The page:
Monday, July 28, 2014

PDQm - Patient Demographics Query as Mobile API

The IHE ITI committee last week approved the Patient Demographics Query for Mobile (PDQm) profile go forward to Trial Implementation. This puts it on track for testing at the USA Connectathon in Cleveland. This is the first Profile of the new FHIR core standard. Both are in a trail state, so it is possible things will change. But these both are based on very mature concepts.

The executive summary is that this is a very minimal profile of the HL7 FHIR Patient resource. Two items have been made mandatory, where the FHIR spec leaves them potentially optional. One extension was added to support the pediatrics use-case that is an option in PDQ. Otherwise it is a simple FHIR 'GET' transaction, aka Query, that returns a Bundle (aka Atom Feed) of the resulting matching entries.

Use-case for PDQm

 The Patient Demographics Query for Mobile (PDQm) Profile defines a lightweight RESTful interface to a patient demographics supplier leveraging technologies readily available to mobile applications and lightweight browser based applications.
  • The functionality is identical to the PDQ Profile described in the ITI TF-1:8. The differences are transport and messaging format of messages and queries. The profile leverages HTTP transport, and the JavaScript Object Notation (JSON), Simple-XML, and Representational State Transfer (REST). The payload format is defined by the HL7 Fast Health Interoperable Resources (FHIR) draft standard.
Using these patterns, the PDQm Profile exposes the functionality of a patient demographics supplier to mobile applications and lightweight browser applications.

The following list provides a few examples of how PDQm might be leveraged by implementers:
  • A health portal securely exposing demographics data to browser based plugins
  • Medical devices which need to access patient demographic information
  • Mobile devices used by physicians (example bedside eCharts) which need to establish patient context by scanning a bracelet
  • Web based EHR/EMR applications which wish to provide dynamic updates of patient demographic information such as a non-postback search, additional demographic detail, etc.
  • Any low resource application which exposes patient demographic search functionality
  • Any application using the MHD Profile to access documents may use PDQm to find an appropriate patient identifier
  • This supplement is intended to be fully compliant with the HL7 FHIR specification, providing only use-case driven constraints to aid with interoperability, deterministic results, and compatibility with existing PDQ and PDQv3 Profiles.
Currently the HL7 FHIR standard is in “Draft Standard for Test Use” (DSTU) and may experience a large amount of change during this phase. Readers are advised that, while the profiled components in this supplement may not accurately reflect the most recent version of the FHIR standard, implementations of PDQm will be tested as specified in this supplement. Changes to the FHIR DSTU will be integrated into this supplement via the formal IHE Change Proposal (CP) process.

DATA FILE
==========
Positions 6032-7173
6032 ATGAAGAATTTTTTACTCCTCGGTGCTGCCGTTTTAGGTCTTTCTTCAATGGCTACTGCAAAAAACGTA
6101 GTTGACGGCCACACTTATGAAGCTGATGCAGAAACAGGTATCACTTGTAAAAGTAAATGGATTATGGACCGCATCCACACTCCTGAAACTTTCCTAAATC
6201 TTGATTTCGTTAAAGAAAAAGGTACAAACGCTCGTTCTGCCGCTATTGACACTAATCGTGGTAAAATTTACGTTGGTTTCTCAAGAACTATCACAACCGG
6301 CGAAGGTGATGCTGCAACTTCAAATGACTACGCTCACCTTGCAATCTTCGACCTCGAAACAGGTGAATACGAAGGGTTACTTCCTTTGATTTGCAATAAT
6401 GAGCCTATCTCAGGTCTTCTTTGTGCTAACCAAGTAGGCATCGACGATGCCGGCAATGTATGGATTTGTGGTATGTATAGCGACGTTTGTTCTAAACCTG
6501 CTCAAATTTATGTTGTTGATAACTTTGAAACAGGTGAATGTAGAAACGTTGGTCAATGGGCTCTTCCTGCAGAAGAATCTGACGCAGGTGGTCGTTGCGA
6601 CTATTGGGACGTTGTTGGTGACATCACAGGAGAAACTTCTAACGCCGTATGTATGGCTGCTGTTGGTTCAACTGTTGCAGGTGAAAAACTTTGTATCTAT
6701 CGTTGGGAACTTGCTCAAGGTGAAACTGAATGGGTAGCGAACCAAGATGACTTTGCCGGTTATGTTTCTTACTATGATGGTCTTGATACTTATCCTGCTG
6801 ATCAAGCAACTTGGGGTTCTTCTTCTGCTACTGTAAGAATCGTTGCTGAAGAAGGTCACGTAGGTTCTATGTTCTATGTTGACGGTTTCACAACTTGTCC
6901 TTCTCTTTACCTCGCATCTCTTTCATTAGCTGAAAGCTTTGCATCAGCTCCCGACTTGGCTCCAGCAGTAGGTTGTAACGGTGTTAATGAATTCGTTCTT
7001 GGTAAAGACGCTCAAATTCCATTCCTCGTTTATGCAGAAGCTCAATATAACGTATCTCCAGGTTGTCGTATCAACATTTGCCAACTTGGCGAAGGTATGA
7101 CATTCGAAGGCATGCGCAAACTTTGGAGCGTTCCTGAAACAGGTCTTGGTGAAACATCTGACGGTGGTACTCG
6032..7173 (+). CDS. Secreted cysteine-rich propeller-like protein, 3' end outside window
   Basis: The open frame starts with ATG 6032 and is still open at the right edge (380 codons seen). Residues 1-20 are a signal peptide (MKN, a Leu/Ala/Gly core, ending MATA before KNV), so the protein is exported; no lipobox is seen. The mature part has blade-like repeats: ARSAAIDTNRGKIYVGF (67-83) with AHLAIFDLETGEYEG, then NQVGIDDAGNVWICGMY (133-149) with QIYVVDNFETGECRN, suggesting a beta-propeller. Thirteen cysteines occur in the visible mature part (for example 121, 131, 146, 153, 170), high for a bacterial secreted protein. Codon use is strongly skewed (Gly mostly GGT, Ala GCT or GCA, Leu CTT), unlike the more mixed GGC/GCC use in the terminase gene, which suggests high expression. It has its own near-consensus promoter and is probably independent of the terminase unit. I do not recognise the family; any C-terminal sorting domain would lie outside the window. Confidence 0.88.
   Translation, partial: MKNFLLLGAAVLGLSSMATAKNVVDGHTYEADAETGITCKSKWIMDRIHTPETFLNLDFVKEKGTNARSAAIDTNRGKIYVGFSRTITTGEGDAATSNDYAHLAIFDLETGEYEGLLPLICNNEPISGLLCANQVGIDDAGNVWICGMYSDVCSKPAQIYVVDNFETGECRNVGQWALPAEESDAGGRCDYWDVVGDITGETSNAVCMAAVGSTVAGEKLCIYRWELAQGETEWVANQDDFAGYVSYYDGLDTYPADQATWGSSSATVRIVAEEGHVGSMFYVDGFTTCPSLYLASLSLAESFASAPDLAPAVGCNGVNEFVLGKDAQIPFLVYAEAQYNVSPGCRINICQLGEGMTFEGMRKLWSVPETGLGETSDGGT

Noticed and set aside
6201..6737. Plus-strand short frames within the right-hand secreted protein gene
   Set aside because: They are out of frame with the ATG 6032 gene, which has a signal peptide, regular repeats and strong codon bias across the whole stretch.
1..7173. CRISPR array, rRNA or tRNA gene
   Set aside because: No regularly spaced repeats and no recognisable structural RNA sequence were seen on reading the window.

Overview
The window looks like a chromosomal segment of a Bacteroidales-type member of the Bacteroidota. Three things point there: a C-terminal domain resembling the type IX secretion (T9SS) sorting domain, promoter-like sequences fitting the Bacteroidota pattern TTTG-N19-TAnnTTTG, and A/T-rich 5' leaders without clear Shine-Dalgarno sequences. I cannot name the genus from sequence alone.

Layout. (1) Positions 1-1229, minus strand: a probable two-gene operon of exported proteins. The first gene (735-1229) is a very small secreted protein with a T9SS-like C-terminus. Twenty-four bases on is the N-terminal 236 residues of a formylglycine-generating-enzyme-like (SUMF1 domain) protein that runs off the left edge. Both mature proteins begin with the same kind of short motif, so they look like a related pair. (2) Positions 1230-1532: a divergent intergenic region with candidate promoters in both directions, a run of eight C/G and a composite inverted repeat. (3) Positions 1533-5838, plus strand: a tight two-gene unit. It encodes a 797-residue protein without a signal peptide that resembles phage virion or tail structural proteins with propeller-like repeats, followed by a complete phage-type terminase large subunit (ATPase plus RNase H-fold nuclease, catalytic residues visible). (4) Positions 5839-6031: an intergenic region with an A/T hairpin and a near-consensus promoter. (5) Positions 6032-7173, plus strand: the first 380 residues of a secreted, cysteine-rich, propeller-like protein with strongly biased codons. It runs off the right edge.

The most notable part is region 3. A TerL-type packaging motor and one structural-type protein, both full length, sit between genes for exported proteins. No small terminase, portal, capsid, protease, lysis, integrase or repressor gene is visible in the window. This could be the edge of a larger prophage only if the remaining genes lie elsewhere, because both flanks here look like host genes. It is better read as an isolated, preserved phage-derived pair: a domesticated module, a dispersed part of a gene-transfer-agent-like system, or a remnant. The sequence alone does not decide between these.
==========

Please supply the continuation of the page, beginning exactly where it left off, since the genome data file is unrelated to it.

Using the FHIR Patient resource, IHE needed only profile two elements. IHE sets the patient name and identifier as mandatory, whereas the core FHIR allows them to be empty. This is the FHIR Patient Resource as it is used by PDQm.

FHIR Patient Resource ++ 

This is the definition for the Patient Resource contained within the Query Patient Resource response message. The purpose of the definition is to describe the data elements relevant for this transaction. It is a restriction of the Patient Resource found in chapter 5.1.2 of the FHIR standard. For the complete FHIR definition of this Resource please see ITI TF-2x: Appendix W

Pediatrics Demographic Option

PDQm has usecases to support new-born that have not been fully identified, and thus require that the mother’s maiden name be included in their Patient resource. This was introduced to PDQ with a Pediatrics Option. This use-case is not currently supported by the FHIR DSTU, so IHE has extended the Patient resource to include this. IHE will be bringing the use-case to HL7 for proper handling (recognizing that it is most likely the mothers name, not the mother’s maiden name that is desired).

"extensionDefn" : [
       "code" : "mothersMaidenName",
       "contextType" : "resource",
       "context" : [ "Patient" ],
       "definition" : {
              "short" : "Patient's mother's maiden name",
              "formal" : "The name of the patient's mother",
              "min" : 0,
              "max" : 1,
              "type" : [
                           "code" : "HumanName"
              "isModifier" : false

PDQm as a RESTful API to a mature PDQ and PIX environment.

PDQm can be viewed as an API to a classic PDQ or PDQ v3 environment. Same PDQ use cases and interactions, using the FHIR encoding for the transaction from the mobile consumer. This diagram shows an implementation of a gateway that converts the PDQm into a normal PDQ transaction via a gateway.

PDQ attributes 

The following table shows the attribute mapping between PDQ, PDQ v3, and PDQm.

Abstract Field
Identifier List                                    
PID.3 and PID.18
PID.5 and PID.9
Date / Time of Birth
Telecommunications Address(es)
PID.13 and PID.14
Language(s) of communication